Dominguez contends that the Cascade coaches, understandably fearful of his heart condition, started limiting his minutes after the initial Gathers scare. Dominguez grew bitter as he saw the college interest dry up. After graduation, he headed north to attend Western Washington with an eye toward walking on with the Vikings.
During his sophomore year at WWU, a Vikings player named Duke Wallenborn died in his sleep from a pre-existing condition known as Wolff-Parkinson-White syndrome. That convinced Dominguez that his days playing basketball were over.
“For me, as a Christian guy, I thought there were enough signs that told me I’m not playing, he said.
Dominguez started down a different basketball path, first spending a year as junior-varsity coach at Nooksack Valley High School and coaching an AAU team before sending out hundreds of letters in search of a college job. He contacted his coaching hero, North Carolina’s Dean Smith, requesting a position as a counselor at the Tar Heels basketball camp, was accepted, then paid his own way to Chapel Hill and has since worked 12 summers there.
In 1996, he joined the Vikings as a graduate assistant, working without pay for a year because he wanted to get into coaching. Seventeen years later, he finally got his chance as a head coach, when Jackson took a position on Lorenzo Romar’s staff at UW.
Jackson said Dominguez has been ready for this moment for a long time.
“Over the last number of years, I felt like he’s been ready to be a head coach,” said Jackson, who gave Dominguez the tag of associate head coach two years ago. “… Even though he worked for me, I never saw it that way. We worked together.”
If there’s one question about Dominguez’s readiness, it stems from his medical history. In addition to his high school health problems, he was diagnosed with an enlarged heart seven years ago. At that time, doctors again suggested Dominguez cut back on his physical activity.
But the 40-year-old coach, who is on beta blockers and other medications, still plays pickup basketball on an almost daily basis.
“I try to go through life responsibly,” he said, “but (basketball is) just an obsession for me: I’m still going to play. I have to be smart about it, and when you’re playing pickup basketball, it’s not that intense, so you can regulate (your exertion level).”
Jackson was aware of Dominguez’s condition while at WWU but said it was a “non-issue” then and that it wont affect Dominguez in his new, more stressful role, as a head coach.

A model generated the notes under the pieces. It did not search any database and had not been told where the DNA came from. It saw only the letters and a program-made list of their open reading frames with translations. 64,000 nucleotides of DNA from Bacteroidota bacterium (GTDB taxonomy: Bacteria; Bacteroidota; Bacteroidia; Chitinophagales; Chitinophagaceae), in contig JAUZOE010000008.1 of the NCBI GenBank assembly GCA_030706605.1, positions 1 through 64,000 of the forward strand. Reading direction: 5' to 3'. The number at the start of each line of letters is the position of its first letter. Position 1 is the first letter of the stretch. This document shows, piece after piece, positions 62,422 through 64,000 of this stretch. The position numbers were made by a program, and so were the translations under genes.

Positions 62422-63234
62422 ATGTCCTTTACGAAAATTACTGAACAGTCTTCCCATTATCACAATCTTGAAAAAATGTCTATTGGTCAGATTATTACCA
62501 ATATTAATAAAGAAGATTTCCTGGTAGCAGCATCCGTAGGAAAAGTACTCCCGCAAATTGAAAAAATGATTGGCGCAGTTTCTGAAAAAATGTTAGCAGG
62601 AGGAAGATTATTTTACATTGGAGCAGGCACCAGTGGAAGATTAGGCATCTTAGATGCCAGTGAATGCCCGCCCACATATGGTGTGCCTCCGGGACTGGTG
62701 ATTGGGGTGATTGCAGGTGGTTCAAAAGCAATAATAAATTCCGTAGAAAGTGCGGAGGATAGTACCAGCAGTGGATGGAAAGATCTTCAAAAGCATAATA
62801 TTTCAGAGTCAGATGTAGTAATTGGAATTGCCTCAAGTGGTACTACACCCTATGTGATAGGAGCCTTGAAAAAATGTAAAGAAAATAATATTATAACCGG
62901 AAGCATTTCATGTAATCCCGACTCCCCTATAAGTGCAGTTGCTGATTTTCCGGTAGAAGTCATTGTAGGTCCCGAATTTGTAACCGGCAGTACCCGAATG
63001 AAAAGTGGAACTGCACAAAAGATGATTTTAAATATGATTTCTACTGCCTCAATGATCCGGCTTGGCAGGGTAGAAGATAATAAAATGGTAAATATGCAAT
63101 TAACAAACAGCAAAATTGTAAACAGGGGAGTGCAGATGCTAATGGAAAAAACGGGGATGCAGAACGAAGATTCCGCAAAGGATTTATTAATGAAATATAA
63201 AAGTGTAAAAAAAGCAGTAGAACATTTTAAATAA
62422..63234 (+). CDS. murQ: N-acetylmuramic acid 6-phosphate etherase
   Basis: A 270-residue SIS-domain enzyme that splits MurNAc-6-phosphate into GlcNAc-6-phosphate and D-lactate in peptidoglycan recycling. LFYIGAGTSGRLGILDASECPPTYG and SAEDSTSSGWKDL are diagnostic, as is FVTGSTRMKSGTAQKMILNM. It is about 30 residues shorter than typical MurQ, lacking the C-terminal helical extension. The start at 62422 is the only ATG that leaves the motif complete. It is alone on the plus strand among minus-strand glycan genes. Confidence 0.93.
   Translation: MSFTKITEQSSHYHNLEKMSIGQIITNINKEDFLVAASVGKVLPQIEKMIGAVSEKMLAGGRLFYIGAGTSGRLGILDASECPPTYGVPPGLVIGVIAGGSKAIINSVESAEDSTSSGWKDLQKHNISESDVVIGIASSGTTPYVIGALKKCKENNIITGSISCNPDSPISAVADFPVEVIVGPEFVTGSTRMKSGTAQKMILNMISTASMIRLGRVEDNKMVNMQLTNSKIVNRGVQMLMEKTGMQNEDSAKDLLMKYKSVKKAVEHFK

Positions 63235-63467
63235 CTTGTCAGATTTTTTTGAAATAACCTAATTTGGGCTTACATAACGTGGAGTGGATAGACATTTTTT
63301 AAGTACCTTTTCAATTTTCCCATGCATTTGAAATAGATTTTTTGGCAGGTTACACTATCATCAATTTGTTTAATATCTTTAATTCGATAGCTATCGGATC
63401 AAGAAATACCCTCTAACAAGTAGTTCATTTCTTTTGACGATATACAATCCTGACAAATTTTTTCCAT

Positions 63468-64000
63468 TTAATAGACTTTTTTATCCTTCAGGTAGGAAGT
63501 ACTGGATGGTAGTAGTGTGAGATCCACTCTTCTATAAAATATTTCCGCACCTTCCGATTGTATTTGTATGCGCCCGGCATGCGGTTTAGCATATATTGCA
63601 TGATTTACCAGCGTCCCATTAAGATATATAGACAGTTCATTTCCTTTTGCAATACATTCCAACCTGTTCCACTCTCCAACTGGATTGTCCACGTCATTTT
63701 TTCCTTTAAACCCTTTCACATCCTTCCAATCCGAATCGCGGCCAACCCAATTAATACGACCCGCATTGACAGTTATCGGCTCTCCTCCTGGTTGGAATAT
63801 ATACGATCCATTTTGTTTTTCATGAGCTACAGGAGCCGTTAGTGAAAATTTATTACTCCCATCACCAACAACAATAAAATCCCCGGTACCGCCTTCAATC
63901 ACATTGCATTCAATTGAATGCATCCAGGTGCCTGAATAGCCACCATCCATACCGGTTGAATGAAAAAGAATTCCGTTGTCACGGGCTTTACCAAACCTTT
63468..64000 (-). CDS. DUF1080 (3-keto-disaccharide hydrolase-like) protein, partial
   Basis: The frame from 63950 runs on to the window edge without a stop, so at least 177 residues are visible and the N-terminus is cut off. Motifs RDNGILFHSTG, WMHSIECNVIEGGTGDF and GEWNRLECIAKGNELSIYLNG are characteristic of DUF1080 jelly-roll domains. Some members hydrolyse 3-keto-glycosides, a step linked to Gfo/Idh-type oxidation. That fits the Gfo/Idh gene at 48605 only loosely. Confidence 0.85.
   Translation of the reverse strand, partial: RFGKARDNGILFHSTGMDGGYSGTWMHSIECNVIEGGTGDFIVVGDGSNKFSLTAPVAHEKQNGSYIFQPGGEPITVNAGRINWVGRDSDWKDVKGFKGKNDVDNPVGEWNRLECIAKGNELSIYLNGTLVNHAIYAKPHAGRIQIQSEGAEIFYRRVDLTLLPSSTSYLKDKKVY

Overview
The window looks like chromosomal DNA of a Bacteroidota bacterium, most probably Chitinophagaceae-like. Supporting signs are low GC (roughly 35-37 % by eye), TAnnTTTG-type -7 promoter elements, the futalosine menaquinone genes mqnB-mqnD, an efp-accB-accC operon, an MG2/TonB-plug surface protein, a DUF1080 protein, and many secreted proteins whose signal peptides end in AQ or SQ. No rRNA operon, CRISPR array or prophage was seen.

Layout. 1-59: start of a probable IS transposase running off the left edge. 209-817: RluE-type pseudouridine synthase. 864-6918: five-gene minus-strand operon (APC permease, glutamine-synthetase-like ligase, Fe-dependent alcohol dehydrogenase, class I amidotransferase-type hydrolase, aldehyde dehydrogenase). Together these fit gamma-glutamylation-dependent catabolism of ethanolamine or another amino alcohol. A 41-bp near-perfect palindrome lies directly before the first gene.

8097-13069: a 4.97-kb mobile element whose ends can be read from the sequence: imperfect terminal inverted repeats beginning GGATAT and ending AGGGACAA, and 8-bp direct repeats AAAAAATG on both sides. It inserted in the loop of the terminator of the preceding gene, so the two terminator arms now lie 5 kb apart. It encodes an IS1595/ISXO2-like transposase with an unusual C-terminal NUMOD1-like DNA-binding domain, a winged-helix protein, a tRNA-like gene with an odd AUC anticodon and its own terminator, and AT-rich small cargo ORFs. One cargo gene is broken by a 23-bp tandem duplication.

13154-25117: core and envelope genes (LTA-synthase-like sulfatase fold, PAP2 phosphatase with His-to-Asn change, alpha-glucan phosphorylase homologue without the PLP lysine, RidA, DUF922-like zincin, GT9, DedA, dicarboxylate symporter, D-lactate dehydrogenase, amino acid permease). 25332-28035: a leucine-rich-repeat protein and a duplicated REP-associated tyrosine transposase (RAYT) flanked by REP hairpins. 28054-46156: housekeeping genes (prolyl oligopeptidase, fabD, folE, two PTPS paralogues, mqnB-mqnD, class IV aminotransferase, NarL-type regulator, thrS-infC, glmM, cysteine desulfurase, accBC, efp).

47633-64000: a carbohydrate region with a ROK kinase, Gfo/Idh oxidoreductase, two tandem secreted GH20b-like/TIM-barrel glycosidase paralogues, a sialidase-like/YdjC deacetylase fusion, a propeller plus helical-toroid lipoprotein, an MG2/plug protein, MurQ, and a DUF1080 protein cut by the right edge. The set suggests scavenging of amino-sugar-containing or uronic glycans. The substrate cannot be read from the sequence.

”When he was younger, he probably pushed the envelope more than he should,” Jackson said, “but recently he’s been more smart.”
Dominguez understands the curiosity in his health history but doesn’t necessarily like making a big deal about it. A husband and the father of three, he said he is careful about not putting himself in risky situations but added that hes not going to live his life in fear.
”I don’t really worry about any of it,” he said. “Quite honestly — and maybe this is the wrong way to look at it — but God’s got a plan. I just try to live as responsibly as I can, and if there would be an event that were to say, ‘Hey, it’s time to slow down,’ then I would take that.
”But things that have been presenting themselves lately have been a whole lot more obvious (in the other direction).”
The only thing that really concerns Dominguez these days is how to improve a program that last season won the NCAA Division II national championship. That’s his obsession. He was so distraught after the Vikings lost to Duke — yes, Duke — in an exhibition game on Saturday that he sat in the Cameron Indoor Arena locker room wondering what hed done wrong.
Dominguez is constantly moving forward, trying to move upward. Maybe there was a time when he thought he wasn’t meant to be here, but now that couldnt be further from the truth.
”Honestly, I was starting to feel like, as a 17-year assistant: ‘Man, am I cursed?” he said. “Now I look back at how the series of events happened, how I’m so much more prepared now that I’m getting this opportunity, and I’m so thankful for those 17 years. It’s like: ‘Holy cow, how appreciative am I?’ Wow, my plan was so much more pathetic.”
Dominguez looks back on his two-week stay at Children’s Hospital as the turning point in his life. And now that he’s reached one of his main career goals, he cant help but think this was the path he was supposed to be on all along.
”To go from being in a hospital bed, thinking you’re going to die, to having a beautiful wife and three wonderful children, to being on the same floor as Coach K (Duke’s Mike Kryzyzewski) — I mean, are you kidding me?” he said. “Twenty-five years ago, all I could think about was: Am I going to die?”
Yes, Tony Dominguez was meant to be in this position, at this moment in time. He is supposed to be here, of course, because this is precisely where he is. Just a few months after beginning to write the final chapter in his career as a basketball coach, Tony Dominguez is beginning an entirely new story in Bellingham.
“I’m just on Cloud 9,” he said. “I just think it’s an awesome opportunity.”